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In fact, fatal car or truck collisions with motorcycles are more often the motorists' fault than the riders', according to the Motorcycle Safety Foundation.

On behalf of Rooney Law Firm posted in Motorcycle Accidents on Monday, March 5, 2012.

We all know who loses in a motorcycle crash with a large vehicle. A biker’s body without the protection of the larger vehicle’s steel casing in a high speed collision with a car – let alone a truck – doesn’t have much of a chance of escaping injury.

Of course motorcyclists can decrease their chances of motorcycle accidents and increase their safety odds by wearing helmets, goggles and protective clothing; never drinking alcohol or ingesting drugs before biking; following the rules of the road; and taking dangerous conditions into account.

But car and truck drivers have the responsibility – legally and ethically – to handle themselves on the road in a manner more likely to keep bikers safe. Not only will there be legal consequences to harming a motorcyclist by negligent or illegal driving moves, but the personal anguish of severely harming or killing another person when it could have been avoided may be unbearable.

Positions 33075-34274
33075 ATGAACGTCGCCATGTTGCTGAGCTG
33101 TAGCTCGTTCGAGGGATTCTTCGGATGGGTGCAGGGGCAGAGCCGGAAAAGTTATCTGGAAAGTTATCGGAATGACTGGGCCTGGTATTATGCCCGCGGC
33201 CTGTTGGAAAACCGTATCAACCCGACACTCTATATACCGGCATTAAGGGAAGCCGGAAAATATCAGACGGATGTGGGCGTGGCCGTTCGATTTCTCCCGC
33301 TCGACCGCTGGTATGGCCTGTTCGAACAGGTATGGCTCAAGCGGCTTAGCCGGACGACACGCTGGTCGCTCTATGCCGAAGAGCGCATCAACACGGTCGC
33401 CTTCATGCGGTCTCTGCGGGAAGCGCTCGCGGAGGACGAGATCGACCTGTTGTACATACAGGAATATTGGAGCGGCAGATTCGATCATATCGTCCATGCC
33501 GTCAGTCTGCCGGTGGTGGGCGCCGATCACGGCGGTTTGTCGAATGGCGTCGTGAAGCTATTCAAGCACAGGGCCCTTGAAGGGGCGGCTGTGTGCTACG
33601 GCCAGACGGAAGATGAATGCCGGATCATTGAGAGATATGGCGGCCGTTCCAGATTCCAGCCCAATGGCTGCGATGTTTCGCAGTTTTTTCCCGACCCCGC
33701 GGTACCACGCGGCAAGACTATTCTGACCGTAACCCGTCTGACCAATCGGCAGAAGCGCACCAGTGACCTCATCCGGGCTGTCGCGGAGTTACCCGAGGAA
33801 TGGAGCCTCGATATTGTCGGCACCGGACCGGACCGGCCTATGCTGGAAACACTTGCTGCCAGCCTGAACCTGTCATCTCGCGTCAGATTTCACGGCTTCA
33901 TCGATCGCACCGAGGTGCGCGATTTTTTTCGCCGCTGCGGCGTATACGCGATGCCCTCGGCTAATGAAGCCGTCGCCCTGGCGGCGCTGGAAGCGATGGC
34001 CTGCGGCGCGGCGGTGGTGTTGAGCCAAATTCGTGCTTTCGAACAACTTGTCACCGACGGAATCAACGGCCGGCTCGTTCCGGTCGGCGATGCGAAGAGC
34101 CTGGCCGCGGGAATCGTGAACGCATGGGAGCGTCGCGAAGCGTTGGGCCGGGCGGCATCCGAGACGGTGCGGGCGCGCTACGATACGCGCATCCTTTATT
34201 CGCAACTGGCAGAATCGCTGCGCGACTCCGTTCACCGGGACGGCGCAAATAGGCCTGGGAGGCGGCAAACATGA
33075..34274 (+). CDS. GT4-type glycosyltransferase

In fact, fatal car or truck collisions with motorcycles are more often the motorists’ fault than the riders’, according to the Motorcycle Safety Foundation.

Some solid safety suggestions for drivers when they meet motorcycles in traffic:

  • Don’t follow a cycle as closely as you might a car or truck. Bikes can’t stop as quickly in wet conditions and the way bikers slow down may not always activate brake lights.
  • Be aware that motorcycle turn signals need to be manually turned off, so it is more likely that a biker may leave a signal on unintentionally.
  • Try to increase your awareness of the possible presence of motorcycles in the traffic flow. They can easily fall into blind spots or be hidden by other objects.
  • Assume a motorcycle is closer than it looks, and that it is going faster than it appears to be.

A little bit of old-fashioned civility and courtesy on the road will go a long way toward increasing biker safety.


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